The Beijing underground rockers at this time rejected the mainstream labels their predecessors had embraced, but there wasn’t a strong framework for DIY self-releases as an alternative. Modern Sky and the metal-focused Scream Records were formed in the late 1990s by musicians-turned-businessmen, insider members of the scene, but still operated according to old industry standards. Modern Sky in particular gained a reputation for focusing on quantity over quality, funding only the mixing and mastering part of the recording process and reneging on word-of-mouth deals if album sales didn’t meet expectations. Yan was in the middle of the struggle to maintain independence and underground feeling while facing the practical problem of how to record and distribute music from the scene: “Nobody knew how to bring this underground rock to the public. And these bands, they also didn’t know; they were just waiting… waiting for Scream Records, waiting for Shen Lihui, waiting for some unknown money, some unknown company.”
Yan entered this void in 2000, publishing a book of his collected writings and a compilation featuring Zuoxiao Zuzhou, Tongue, his hometown friend Wang Fan, and others under the name Noises Inside (内心的噪音). This was Subjam 001. Yan recycled his 1998 zine’s title, giving his new label the Chinese name Tie Tuo (铁托): “iron supporter,” diehard, a name that the members of the Tree Village community used to identify fellow insiders.
Over the next few years, Yan Jun grew to become the biggest DIY promoter of underground music in Beijing. He put out Subjam releases for Wang Fan, Tongue, early Beijing punks Brain Failure, and Nanjing post-punk transplants PK14, who by then had moved into Tree Village. He organized Chinese tours for kindred spirits within the Japanese avant-garde like Ōtomo Yoshihide and Sachiko M, and curated shows at various dive bars across the city like Happiness Palace (开心乐园) in Beijing’s university district and River Bar in the embassy district of Sanlitun. The scene around River Bar was the last bastion of the unified underground scene that had brought Yan to Beijing and inspired him to start Subjam in the first place. “[River Bar] was a family, the last illusion of our life. We called that utopia… Family every day, birthday party every day, everybody loving each other every day. It’s too heavy. It’s not possible to [maintain] this as real life… it had to break.”
In April 2003, the SARS epidemic that had spread across eastern China was finally acknowledged in the Beijing media, effectively freezing domestic travel and nightlife activity. One month before, President Jiang Zemin — a man who rose to power in the aftermath of the Tiananmen protests and pushed Deng’s plan of economic reform into the red — retired, handing the Presidency to Hu Jintao and the Premiership to Wen Jiabao, known for his suspiciously ostentatious public displays of emotion: “It was a different time. No more Jiang Zemin, no more big, bad guy, but a nice guy [Wen Jiabao], who knows how to cry. So this crying leader changed the simple mind of rockers… Everybody thought, ‘There’s nothing to fight with.’ This was a big problem.”
Mainstream media had started to pick up on the new sound from Beijing. Tongue and prog-metal group Yaksa were featured on the cover of prominent magazine Popular Music (通俗歌曲), leading to in-fights within the Tree Village tie tuo contingent. Bands started asking for large guarantees, half of their members desperate to become financially successful stars and the other half maintaining a ‘Fuck you, we’re rockers’ attitude. “For me, this was the year of the death of underground rock, and the end of my post-teenage [years],” Yan laments. At the 2003 MIDI Music Festival in Beijing, after a gross display in which visiting Japanese band Brahman was pelted with garbage by young Chinese nationalists, Yan Jun realized his dream was over. “The dream was that rock ‘n’ roll is a line [we draw], a weapon. We [draw] this line to escape from that society, escape from all the ugly things, but one day, we realize there’s nothing pure.”
Moving Inward: Kwanyin, Olympics, The Tourist Culture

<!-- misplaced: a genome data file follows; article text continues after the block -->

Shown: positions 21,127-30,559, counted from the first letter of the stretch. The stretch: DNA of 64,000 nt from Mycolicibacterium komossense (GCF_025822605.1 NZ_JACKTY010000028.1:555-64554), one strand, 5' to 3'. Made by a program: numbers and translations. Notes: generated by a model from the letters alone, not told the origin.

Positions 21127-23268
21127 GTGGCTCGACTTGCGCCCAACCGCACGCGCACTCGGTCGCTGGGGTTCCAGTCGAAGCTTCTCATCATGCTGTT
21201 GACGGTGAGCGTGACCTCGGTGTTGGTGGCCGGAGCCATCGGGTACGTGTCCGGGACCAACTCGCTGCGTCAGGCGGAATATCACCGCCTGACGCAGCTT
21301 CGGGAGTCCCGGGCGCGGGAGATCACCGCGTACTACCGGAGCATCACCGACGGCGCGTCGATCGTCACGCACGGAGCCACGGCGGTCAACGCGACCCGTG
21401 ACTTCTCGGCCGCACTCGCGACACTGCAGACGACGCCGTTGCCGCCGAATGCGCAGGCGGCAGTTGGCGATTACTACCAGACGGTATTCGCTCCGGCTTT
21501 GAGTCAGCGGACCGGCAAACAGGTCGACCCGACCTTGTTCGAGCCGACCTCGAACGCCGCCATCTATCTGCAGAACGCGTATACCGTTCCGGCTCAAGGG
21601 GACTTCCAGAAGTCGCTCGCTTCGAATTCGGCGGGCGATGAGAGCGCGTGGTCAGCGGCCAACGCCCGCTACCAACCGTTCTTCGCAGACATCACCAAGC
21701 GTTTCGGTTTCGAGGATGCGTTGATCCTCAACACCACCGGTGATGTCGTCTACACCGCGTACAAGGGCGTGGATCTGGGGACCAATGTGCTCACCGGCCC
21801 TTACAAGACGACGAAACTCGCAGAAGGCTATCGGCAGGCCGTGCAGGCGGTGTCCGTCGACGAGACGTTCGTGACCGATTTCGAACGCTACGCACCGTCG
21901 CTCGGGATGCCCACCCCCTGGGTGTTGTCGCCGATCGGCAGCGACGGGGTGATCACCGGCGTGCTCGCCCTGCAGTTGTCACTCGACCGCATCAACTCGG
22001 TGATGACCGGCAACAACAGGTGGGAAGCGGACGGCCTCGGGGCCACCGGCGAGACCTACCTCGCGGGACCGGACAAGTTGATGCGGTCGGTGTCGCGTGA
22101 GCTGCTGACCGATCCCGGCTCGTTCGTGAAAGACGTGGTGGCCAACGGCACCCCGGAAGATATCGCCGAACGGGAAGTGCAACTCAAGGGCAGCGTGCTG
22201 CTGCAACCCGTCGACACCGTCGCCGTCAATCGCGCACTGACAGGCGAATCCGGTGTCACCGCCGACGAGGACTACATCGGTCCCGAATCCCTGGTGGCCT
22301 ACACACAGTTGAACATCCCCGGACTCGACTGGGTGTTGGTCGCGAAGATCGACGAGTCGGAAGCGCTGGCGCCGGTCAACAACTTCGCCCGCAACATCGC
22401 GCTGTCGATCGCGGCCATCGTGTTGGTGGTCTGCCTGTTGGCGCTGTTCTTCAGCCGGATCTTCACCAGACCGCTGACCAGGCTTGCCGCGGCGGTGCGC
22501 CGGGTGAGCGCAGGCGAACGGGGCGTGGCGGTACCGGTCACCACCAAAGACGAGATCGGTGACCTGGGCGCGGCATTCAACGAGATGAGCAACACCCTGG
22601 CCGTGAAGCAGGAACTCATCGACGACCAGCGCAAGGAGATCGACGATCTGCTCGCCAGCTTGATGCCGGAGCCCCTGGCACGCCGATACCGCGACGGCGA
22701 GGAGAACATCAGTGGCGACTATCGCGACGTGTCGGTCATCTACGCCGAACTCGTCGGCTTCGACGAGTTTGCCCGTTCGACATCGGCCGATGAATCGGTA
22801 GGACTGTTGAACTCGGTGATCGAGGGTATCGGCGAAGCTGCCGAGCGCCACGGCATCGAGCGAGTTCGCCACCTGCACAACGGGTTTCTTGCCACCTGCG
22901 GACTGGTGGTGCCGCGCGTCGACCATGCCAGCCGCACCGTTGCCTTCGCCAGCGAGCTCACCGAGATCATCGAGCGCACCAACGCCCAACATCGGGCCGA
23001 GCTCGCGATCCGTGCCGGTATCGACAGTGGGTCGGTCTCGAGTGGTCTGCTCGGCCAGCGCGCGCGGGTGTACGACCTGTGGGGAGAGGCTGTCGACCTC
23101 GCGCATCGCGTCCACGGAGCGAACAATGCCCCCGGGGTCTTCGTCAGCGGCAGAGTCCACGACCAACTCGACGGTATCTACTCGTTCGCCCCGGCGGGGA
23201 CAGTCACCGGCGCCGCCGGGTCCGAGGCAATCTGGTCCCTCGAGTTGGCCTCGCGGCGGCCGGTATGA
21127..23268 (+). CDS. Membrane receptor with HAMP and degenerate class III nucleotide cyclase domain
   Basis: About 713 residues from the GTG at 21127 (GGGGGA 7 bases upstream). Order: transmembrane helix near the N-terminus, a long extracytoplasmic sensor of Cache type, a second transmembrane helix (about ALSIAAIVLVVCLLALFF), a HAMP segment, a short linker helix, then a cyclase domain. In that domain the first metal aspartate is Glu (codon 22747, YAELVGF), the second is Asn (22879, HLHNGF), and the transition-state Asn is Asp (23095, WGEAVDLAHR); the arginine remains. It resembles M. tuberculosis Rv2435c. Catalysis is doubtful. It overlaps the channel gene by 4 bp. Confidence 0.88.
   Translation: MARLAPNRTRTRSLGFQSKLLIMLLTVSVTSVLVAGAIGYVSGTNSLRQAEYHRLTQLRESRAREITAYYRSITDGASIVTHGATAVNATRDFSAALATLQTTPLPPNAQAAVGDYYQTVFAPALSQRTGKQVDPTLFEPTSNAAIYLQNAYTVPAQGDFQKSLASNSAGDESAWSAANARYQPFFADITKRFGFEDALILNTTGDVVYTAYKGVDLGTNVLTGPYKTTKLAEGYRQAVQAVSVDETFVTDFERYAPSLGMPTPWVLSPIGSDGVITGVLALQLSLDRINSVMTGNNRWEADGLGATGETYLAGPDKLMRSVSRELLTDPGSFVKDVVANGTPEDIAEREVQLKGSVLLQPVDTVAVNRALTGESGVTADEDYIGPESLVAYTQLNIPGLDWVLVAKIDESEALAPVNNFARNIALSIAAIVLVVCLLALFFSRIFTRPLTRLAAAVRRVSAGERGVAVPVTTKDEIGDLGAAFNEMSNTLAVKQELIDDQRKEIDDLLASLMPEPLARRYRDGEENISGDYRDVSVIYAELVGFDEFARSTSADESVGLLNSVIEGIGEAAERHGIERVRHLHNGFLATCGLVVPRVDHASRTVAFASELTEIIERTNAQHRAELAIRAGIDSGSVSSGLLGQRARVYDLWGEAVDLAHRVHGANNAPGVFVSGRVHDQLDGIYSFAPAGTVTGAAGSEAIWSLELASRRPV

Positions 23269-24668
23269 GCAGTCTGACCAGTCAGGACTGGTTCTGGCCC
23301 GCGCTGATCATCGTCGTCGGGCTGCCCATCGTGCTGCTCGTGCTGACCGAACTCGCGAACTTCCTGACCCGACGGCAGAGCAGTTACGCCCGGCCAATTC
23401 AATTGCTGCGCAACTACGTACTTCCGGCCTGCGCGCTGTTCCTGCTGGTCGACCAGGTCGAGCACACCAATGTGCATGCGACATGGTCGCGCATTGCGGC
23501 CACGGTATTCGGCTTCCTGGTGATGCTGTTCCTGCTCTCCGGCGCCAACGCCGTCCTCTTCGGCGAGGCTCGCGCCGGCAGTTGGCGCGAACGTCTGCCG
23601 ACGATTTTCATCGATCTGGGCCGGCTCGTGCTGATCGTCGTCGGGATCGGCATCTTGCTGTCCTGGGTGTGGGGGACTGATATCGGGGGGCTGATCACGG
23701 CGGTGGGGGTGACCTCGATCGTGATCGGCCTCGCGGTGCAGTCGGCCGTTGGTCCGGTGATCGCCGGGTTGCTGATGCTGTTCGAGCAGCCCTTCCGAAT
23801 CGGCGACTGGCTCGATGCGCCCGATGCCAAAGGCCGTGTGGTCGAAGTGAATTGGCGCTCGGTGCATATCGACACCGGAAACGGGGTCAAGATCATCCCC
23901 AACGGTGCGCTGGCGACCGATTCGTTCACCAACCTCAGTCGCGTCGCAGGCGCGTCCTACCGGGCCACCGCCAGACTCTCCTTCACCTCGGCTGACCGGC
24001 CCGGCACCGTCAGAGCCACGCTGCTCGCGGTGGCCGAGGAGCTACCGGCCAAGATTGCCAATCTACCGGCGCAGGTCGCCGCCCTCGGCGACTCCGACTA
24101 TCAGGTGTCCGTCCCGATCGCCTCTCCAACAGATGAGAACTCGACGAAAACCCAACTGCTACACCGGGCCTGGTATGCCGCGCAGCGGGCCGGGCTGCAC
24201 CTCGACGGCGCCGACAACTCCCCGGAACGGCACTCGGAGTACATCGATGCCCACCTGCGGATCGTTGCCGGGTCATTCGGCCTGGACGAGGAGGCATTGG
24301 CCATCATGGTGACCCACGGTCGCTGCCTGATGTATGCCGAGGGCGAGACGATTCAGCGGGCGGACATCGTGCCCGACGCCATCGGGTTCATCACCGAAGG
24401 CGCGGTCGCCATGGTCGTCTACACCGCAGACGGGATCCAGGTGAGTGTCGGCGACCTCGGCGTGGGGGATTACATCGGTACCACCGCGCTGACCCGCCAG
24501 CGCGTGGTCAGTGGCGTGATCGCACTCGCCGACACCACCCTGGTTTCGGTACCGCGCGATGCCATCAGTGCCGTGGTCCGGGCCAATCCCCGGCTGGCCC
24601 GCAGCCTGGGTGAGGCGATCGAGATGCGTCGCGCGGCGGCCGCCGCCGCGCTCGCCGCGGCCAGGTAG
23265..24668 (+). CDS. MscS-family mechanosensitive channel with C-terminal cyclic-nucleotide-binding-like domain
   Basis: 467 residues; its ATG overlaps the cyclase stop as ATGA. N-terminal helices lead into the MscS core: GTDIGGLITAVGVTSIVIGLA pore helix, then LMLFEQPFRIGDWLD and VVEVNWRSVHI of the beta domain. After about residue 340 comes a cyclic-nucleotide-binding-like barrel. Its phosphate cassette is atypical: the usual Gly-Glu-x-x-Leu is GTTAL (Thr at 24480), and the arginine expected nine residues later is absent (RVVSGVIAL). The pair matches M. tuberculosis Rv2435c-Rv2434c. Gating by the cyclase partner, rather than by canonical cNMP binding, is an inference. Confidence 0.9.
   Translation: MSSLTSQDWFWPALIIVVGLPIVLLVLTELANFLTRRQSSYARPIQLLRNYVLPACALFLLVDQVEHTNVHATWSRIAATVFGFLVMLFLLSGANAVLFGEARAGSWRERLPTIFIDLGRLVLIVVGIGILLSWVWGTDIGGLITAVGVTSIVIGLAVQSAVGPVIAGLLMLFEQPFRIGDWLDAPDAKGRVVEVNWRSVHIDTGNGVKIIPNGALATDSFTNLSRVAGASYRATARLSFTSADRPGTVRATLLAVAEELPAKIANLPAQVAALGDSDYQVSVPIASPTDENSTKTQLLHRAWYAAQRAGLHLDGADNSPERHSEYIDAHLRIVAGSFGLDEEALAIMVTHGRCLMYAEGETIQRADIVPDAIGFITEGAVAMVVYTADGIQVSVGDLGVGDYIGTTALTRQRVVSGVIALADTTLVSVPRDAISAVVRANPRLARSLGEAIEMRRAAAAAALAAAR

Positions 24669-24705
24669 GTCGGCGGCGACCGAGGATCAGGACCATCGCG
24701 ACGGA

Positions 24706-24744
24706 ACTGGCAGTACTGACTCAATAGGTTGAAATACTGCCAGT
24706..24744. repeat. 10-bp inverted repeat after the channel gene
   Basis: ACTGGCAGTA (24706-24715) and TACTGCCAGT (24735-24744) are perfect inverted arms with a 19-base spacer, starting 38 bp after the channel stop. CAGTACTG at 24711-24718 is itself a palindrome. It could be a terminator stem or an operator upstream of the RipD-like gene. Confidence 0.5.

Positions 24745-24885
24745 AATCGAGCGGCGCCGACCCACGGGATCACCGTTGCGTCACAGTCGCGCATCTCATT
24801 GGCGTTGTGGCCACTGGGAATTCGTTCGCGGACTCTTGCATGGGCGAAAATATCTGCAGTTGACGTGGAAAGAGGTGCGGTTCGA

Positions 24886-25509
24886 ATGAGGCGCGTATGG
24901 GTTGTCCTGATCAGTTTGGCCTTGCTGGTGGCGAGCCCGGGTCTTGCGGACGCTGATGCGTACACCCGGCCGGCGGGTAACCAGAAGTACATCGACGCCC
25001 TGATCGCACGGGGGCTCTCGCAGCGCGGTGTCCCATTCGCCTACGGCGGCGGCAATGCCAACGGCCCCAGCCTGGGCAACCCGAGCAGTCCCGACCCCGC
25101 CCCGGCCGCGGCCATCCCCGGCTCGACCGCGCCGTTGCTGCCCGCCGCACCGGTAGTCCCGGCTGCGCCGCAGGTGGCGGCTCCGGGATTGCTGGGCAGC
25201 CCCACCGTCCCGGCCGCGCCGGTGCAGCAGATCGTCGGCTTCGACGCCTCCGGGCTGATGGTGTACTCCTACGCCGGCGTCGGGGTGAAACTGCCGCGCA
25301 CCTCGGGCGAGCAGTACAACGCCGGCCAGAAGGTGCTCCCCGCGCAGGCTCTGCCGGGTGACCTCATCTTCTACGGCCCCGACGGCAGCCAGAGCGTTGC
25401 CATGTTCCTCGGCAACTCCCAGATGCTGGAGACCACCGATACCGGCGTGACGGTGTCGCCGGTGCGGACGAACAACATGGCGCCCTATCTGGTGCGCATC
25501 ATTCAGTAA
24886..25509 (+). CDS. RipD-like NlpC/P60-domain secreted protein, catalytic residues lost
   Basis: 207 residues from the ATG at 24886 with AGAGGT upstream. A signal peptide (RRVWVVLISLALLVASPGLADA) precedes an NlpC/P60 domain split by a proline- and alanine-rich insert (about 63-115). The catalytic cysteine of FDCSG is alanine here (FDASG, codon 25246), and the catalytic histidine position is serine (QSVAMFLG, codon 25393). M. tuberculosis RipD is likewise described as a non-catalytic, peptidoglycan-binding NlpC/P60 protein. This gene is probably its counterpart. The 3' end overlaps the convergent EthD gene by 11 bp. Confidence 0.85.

As the halcyon days of Beijing underground rock came to an end, Yan moved inward. “There will be more small concerts, more experimental activities, more strange musicians,” he wrote at the time. He developed a solo music career, producing no-input mixer and feedback noise alongside his evolving poetry and performance art practice. In the wake of the SARS scare, Yan hung out and frequently collaborated with hometown friend Wang Fan, Beijing-born video artist Wu Quan and Zhang Jian and Christiaan Virant of the ambient electronic duo FM3, who would gain international fame after inventing the Buddha Machine years later. This crew played around with event formats, seeking more intimate, casual, and non-rock contexts for their performances, such as a “10 Night Talk” series of discussions convened at each other’s apartments and a 24-hour show in Beijing’s 798 contemporary art district. In 2004, they launched Kwanyin Records, an imprint of Subjam focused exclusively on avant-garde, electronic, noise, and free-improv music.
Zhang Jian (left), Christiaan Virant (middle), Yan Jun (right), and Wu Quan (not pictured) perform at Wansheng Bookstore, Beijing, April 8, 2003, days after the Beijing government officially acknowledges the SARS epidemic
In 2004, the Kwanyin scene went international. FM3 began playing isolated gigs in Europe in 2002 and returned in June 2004 for a three-date gig at the Louvre that financed a six-month European tour. Yan and Wu Quan took the opportunity to meet them in Belgium that October, their trip coinciding with a European tour for southern Chinese sound artists Li Jianhong and Wang Changcun. This semi-random overseas meeting of China’s leading avant-garde musicians was fruitful: Wang Changcun landed a contract with Brussels label Sub Rosa, and Yan Jun went home with renewed inspiration to build a culture around the Kwanyin concept.
In May 2005, Yan’s old River Bar associate Gao Feng opened 2Kolegas, a live-music dive bar located on a grassy field next to a massive drive-in movie theater in Beijing’s central business district. Within a month, Yan Jun launched Waterland Kwanyin, a showcase for the city’s weirdest and most extreme musicians — plus plenty of likeminded vagabonds just passing through — that would take place almost every Tuesday night for the next four-and-a-half years. Although 2Kolegas had more of a ‘noisy rock bar’ vibe than the austere, art-oriented venues he had experienced in Europe, Yan immediately seized on the feelings of warm camaraderie these weekly meetings fostered, a throwback to his beloved rock scene of the early 2000s: “When I went to 2Kolegas for the first time, I thought, ‘Wow, it’s another River! I love it!’ I forgot I wanted to find a quiet place.”